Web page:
The Canadian Privacy Law Blog: Developments in privacy law and writings of a Canadian privacy lawyer, containing information related to the Personal Information Protection and Electronic Documents Act (aka PIPEDA) and other Canadian and international laws.

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The author of this blog, David T.S. Fraser, is a Canadian privacy lawyer who practices with the firm of McInnes Cooper. He is the author of the Physicians' Privacy Manual. He has a national and international practice advising corporations and individuals on matters related to Canadian privacy laws.

For full contact information and a brief bio, please see David's profile.

Please note that I am only able to provide legal advice to clients. I am not able to provide free legal advice. Any unsolicited information sent to David Fraser cannot be considered to be solicitor-client privileged.

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The views expressed herein are solely the author's and should not be attributed to his employer or clients. Any postings on legal issues are provided as a public service, and do not constitute solicitation or provision of legal advice. The author makes no claims, promises or guarantees about the accuracy, completeness, or adequacy of the information contained herein or linked to. Nothing herein should be used as a substitute for the advice of competent counsel.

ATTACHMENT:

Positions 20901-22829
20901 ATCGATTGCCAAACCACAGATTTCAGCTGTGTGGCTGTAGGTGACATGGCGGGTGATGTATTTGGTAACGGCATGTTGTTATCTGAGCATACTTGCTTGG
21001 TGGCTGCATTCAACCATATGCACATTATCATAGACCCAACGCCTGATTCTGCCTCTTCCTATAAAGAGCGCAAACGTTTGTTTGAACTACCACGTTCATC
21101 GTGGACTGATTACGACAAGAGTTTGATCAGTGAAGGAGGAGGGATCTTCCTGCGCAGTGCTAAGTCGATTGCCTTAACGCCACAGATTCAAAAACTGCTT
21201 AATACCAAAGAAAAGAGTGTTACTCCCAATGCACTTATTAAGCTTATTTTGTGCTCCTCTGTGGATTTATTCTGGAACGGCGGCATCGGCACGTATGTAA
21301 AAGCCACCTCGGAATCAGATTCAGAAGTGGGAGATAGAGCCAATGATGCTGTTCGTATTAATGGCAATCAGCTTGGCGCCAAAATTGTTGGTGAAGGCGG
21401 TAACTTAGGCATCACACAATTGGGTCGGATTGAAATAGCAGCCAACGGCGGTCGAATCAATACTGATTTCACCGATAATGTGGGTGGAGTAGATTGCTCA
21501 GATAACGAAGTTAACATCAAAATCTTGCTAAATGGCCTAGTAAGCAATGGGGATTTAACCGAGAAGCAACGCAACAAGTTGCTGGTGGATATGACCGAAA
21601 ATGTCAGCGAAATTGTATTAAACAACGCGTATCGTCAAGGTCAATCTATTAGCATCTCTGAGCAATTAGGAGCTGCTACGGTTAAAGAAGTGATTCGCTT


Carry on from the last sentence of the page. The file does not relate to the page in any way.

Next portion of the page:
This web site is presented for informational purposes only. These materials do not constitute legal advice and do not create a solicitor-client relationship between you and David T.S. Fraser. If you are seeking specific advice related to Canadian privacy law or PIPEDA, contact the author, David T.S. Fraser.

Monday, November 28, 2005

Canadian polling on ID theft 

The Canadian Press is reporting on a handful of statistics related to identity theft in Canada, compiled by Phone Busters:

IDiots? Bank warns against identity theft miscues:

TORONTO (CP) - More than 9,000 people in Canada have had their identities stolen this year, and a new poll indicates 77 per cent of Canadians worry about identity theft but only 10 per cent feel they know what to do about it.

Identity theft occurs when criminals steal and use personal information, such as a social insurance number and date of birth, to assume a person's identity and make purchases or open credit card accounts and other debt lines in the assumed name.

According to PhoneBusters, the central agency that collects information on identity theft in Canada, there were 9,034 victims of identity theft reported in the first 10 months of this year, with losses totalling $7.2 million.

The early-November poll for the Canadian subsidiary of U.S.-based Capital One Financial Corp. found 45 per cent of the 2,002 adults surveyed do not monitor their credit reports on a regular basis for errors or suspicious items.

The Ipsos Reid survey, which claims a margin of error of 2.2 percentage points, 'reveals that consumers should be more cognizant of some simple practices that could help protect against identity theft,' says Capital One Bank....

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